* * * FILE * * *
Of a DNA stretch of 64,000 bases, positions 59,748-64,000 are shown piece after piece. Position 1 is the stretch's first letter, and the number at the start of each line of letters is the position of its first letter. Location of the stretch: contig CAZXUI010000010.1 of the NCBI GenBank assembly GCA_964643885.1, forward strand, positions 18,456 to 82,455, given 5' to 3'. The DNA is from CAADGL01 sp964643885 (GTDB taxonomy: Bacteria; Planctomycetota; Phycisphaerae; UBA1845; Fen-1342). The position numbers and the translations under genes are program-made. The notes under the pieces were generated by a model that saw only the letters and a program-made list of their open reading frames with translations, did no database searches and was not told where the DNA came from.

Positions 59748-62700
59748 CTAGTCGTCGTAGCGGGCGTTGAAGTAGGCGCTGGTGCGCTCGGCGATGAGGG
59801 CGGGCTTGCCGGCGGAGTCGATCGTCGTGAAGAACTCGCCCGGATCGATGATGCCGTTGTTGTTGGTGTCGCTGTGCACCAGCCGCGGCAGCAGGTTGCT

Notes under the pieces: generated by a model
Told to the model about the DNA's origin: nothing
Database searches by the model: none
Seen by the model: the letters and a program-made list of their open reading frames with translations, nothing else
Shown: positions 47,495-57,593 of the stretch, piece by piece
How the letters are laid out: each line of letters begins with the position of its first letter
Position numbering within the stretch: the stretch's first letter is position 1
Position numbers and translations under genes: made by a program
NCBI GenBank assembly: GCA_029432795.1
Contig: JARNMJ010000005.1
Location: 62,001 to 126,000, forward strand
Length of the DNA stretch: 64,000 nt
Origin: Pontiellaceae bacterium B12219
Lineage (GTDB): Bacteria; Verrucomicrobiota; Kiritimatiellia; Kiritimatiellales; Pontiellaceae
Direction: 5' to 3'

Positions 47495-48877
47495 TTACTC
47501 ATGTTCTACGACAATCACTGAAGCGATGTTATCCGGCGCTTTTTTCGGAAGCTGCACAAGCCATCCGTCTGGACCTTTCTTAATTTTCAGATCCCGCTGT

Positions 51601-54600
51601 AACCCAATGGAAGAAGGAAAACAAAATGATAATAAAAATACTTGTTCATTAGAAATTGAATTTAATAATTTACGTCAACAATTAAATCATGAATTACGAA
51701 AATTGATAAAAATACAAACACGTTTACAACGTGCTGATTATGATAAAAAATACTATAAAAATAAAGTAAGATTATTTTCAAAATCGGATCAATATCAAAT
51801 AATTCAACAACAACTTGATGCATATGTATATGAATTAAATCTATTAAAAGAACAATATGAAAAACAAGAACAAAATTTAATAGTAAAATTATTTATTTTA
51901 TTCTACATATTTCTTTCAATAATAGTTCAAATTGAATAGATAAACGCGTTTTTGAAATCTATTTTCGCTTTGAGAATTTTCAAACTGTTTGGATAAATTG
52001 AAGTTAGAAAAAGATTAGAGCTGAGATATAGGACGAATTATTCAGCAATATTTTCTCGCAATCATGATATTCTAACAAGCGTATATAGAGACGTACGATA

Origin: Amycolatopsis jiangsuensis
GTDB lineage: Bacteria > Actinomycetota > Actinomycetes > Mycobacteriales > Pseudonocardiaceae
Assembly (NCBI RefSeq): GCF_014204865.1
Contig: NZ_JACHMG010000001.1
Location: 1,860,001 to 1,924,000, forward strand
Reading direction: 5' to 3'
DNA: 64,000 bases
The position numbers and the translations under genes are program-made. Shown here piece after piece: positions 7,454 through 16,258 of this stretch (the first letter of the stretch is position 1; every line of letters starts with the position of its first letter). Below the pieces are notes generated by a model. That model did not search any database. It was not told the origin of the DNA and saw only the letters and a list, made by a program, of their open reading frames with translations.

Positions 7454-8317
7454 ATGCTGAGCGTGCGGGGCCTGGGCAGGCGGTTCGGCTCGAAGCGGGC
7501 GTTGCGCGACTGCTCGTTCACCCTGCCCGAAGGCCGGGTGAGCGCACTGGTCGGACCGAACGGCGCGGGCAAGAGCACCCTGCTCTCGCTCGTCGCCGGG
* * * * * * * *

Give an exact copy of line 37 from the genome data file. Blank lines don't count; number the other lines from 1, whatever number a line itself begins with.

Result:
Positions 7454-8317